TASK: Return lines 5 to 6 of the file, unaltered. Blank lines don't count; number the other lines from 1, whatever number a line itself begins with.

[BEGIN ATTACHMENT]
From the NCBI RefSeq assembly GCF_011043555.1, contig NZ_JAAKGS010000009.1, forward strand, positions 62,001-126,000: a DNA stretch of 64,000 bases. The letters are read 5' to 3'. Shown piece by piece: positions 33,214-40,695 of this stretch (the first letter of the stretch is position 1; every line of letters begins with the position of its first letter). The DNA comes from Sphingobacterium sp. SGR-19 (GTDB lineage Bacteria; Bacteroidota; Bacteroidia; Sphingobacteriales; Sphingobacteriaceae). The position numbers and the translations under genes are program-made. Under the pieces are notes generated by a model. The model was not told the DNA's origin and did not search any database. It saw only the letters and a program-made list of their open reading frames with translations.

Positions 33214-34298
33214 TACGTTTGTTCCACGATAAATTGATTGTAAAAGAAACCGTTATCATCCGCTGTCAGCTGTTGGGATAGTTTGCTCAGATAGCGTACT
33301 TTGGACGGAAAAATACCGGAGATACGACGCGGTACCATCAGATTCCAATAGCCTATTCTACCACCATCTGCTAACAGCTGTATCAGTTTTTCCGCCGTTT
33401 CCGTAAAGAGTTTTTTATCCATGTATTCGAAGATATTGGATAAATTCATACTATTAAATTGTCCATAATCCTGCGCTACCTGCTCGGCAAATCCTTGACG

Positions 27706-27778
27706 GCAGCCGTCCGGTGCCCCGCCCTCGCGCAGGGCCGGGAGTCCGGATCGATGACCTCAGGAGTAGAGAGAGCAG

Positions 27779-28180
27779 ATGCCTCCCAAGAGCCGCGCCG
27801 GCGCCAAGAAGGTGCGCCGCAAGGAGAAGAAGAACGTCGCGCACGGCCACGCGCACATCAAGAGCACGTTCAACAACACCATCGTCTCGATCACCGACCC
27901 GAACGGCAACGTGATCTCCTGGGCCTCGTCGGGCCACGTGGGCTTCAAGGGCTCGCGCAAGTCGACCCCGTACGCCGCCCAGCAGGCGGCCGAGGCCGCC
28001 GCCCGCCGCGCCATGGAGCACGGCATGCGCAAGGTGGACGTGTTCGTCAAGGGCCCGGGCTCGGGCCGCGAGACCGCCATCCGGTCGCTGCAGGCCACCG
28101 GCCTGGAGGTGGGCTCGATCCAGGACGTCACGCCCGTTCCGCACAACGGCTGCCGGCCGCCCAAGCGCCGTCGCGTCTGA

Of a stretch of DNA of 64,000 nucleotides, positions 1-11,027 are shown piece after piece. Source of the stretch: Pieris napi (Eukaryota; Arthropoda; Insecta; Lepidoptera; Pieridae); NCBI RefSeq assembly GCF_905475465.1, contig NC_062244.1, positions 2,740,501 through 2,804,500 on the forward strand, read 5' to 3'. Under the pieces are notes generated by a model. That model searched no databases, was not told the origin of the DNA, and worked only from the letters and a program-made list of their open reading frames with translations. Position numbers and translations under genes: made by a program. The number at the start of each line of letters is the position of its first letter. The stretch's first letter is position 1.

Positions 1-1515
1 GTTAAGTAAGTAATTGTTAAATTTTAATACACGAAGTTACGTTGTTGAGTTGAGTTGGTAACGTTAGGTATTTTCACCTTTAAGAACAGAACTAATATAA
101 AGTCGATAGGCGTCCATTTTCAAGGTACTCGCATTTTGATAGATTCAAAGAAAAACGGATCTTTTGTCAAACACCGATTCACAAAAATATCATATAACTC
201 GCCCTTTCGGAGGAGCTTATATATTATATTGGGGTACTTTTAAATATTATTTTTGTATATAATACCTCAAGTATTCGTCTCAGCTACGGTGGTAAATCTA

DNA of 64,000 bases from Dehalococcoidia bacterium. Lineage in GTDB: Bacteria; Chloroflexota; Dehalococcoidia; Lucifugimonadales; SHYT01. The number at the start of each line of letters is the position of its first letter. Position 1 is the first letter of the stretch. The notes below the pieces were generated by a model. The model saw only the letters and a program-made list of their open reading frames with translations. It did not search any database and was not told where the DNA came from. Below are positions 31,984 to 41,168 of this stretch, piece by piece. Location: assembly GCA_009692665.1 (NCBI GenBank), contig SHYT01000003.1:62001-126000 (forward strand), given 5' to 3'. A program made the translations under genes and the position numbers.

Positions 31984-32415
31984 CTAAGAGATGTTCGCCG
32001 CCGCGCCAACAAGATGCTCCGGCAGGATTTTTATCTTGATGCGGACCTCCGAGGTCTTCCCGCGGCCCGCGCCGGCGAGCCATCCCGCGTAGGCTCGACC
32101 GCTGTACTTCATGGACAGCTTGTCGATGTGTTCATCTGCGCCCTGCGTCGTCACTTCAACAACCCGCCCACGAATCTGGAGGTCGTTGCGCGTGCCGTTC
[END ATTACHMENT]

33401 CCGTAAAGAGTTTTTTATCCATGTATTCGAAGATATTGGATAAATTCATACTATTAAATTGTCCATAATCCTGCGCTACCTGCTCGGCAAATCCTTGACG

Positions 27706-27778